The apparent conflict was not resolved in this case. At the conclusion of the vocational expert's testimony, the ALJ asked the vocational expert whether his testimony was consistent with the DOT and its companion publications. The vocational expert answered "yes." Under the case law, that response was insufficient to resolve the conflict, because the record doesn't explain why a person who cannot reach overhead and can reach occasionally can work as a cashier II. Considering the frequency a vocational expert encounters cashier II workers, there is likely an explanation, but the record does not reflect the explanation. The record does not even reflect whether the vocational expert or the ALJ recognized the conflict. This case requires additional vocational evidence to resolve the conflict.

Conclusion and Recommendation

Inconsistency in the record supports the ALJ's credibility assessment, but the ALJ did not resolve an apparent conflict between the ALJ's reaching limitations and the reaching requirements for a cashier II. For this reason, the court should remand the case for vocational evidence to resolve the conflict. If the court accept this recommendation, the court's remand order should include the following instructions:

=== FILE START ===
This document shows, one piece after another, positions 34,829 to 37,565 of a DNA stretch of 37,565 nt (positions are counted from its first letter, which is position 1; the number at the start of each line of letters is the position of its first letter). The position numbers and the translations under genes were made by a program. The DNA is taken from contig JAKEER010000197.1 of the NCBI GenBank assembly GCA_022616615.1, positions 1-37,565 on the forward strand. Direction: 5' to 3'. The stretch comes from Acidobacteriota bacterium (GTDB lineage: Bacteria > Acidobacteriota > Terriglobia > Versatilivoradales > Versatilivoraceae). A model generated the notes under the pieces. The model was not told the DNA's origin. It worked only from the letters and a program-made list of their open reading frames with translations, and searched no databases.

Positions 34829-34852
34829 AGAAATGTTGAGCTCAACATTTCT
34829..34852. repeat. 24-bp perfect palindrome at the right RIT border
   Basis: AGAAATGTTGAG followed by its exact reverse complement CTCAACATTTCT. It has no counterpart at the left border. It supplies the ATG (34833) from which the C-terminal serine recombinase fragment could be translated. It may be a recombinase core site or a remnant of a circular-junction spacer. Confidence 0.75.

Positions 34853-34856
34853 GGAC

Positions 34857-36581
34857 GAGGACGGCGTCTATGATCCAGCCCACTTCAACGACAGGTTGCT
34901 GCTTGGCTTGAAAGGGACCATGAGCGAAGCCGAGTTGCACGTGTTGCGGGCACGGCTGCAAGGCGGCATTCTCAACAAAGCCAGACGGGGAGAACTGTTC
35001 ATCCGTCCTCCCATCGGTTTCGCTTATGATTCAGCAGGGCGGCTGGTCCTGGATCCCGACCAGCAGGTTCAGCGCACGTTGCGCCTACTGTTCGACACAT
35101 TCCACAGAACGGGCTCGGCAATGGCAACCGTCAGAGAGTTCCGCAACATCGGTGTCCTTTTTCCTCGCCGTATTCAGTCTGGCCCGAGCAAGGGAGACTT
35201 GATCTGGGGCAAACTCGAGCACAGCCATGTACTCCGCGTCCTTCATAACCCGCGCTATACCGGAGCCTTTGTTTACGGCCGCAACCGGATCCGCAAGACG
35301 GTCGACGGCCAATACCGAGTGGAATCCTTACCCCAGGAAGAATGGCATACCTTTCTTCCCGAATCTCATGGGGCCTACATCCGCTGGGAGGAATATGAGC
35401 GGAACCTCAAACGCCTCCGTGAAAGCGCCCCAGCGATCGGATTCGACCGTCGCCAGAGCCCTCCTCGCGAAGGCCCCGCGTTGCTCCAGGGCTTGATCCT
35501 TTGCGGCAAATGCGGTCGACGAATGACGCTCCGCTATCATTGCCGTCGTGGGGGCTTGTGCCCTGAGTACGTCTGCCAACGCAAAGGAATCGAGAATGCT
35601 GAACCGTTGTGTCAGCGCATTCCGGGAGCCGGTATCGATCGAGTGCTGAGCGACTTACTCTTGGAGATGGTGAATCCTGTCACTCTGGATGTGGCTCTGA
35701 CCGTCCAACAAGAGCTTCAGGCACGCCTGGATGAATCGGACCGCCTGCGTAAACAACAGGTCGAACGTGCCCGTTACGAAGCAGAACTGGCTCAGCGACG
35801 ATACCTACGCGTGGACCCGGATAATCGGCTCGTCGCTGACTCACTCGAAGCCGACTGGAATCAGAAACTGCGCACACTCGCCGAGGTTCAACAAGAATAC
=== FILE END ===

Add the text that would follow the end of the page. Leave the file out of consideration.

This case is remanded for the legal error discussed in the magistrate judge's recommended disposition; i.e., an unresolved conflict between claimant Mr. Knox's reaching limitations and the reaching requirements for cashier II. On remand, the Commissioner's ALJ should obtain additional vocational evidence and resolve the conflict. The ALJ may obtain vocational evidence by questioning a vocational expert during a hearing or by written interrogatories. After obtaining vocational evidence, the ALJ should consider whether work exists that Mr. Knox can do.

Attaching a copy of this order will provide the ALJ with the information needed to comply with the court's remand order.